Violent scuffle erupts over relocation of Seafield Hindu temple.
- 100 armed thugs held up temple priest, handful of devotees
- Attackers armed with machetes, sticks, other sharp weapons
- Mob smashed and damaged temple structure, statues of deities
- Retaliation from more than 150 devotees, resulting in a violent clash
- FRU deployed, brought situation under control
- Undisclosed number of those involved in the brawl arrested
A riot broke out during the early hours of Monday (Nov 26) over the relocation of a temple in Seafield, leading to 18 vehicles being set on fire and about a dozen people injured.
It started as a protest to stop the Seafield Sri Maha Mariamman Temple in USJ25, Putra Heights, from being relocated to another site in USJ23.
Videos of the incident have gone viral, showing the protest turning aggressive as people cheered after watching a vehicle set on fire.
In another video, a car was flipped upside down and the Fire and Rescue Department was spotted on the scene.
A Selangor Fire and Rescue Department spokesman said they received an emergency call on the disturbance at 4.38am, and six personnel from the Subang Jaya station were deployed in one fire engine to the scene.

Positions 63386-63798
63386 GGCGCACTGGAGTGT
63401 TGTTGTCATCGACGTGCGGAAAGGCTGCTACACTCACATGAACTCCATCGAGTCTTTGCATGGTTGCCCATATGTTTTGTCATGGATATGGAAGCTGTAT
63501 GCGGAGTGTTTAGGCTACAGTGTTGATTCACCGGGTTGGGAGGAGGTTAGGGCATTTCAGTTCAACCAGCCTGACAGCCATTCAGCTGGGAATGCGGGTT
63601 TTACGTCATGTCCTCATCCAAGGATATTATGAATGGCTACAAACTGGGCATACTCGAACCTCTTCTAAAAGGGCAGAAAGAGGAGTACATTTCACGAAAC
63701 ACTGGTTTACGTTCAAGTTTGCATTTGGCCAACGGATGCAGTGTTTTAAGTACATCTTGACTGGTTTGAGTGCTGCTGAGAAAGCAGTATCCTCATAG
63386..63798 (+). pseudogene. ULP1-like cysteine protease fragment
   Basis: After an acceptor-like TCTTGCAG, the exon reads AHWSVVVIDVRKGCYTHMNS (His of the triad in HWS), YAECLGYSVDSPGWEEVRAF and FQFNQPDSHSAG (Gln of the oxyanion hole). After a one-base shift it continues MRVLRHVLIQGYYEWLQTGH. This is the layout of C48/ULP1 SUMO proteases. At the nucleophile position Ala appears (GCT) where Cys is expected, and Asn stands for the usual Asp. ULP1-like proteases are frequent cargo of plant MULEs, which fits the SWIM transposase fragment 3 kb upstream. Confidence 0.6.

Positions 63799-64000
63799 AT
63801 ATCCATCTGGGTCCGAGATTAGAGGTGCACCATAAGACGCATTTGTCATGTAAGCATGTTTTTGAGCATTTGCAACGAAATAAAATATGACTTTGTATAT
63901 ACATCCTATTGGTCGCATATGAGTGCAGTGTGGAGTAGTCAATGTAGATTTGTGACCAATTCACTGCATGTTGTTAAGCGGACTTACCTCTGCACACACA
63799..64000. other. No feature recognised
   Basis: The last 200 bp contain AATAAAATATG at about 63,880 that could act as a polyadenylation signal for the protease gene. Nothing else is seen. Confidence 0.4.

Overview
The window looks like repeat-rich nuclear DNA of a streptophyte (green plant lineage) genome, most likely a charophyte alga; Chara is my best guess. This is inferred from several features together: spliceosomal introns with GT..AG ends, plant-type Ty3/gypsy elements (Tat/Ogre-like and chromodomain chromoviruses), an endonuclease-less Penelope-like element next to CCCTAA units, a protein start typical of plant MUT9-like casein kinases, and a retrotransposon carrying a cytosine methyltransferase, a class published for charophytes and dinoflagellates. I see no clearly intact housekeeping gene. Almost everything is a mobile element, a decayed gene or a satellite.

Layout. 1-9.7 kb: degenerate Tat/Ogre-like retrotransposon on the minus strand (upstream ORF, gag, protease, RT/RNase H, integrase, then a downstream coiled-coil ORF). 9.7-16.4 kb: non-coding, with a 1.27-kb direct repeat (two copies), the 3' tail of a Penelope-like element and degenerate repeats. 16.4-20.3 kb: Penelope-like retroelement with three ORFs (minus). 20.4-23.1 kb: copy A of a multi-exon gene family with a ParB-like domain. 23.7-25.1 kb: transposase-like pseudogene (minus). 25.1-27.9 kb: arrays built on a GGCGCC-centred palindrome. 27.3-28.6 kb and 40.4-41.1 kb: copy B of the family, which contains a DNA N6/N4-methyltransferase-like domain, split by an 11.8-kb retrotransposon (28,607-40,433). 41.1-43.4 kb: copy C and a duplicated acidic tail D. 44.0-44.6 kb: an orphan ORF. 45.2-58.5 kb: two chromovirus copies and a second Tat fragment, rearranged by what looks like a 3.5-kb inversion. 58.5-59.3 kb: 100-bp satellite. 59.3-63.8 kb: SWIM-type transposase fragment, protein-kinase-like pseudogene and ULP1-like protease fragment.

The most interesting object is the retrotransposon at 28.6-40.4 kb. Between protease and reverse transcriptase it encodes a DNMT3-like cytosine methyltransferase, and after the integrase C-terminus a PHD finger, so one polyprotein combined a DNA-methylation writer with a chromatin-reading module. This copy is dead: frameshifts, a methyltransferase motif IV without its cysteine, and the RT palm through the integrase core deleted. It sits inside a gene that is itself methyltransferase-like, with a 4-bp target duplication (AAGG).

“When we arrived at the location, we noticed two vehicles ablaze on the side of the road.
“We attempted to douse the flames, but were prevented from doing so by the rioters. (So) we decided to await further instructions from the police, who were already at the scene,” he said.
He added that of the 18 vehicles set on fire, two were cars parked by the side of the road, 16 were cars parked at the temple, and two were motorcycles.
The Sun reported that more than 100 armed thugs barged into the temple premises and went on the offensive against a small group of devotees guarding the place – leaving at least a dozen people seriously injured.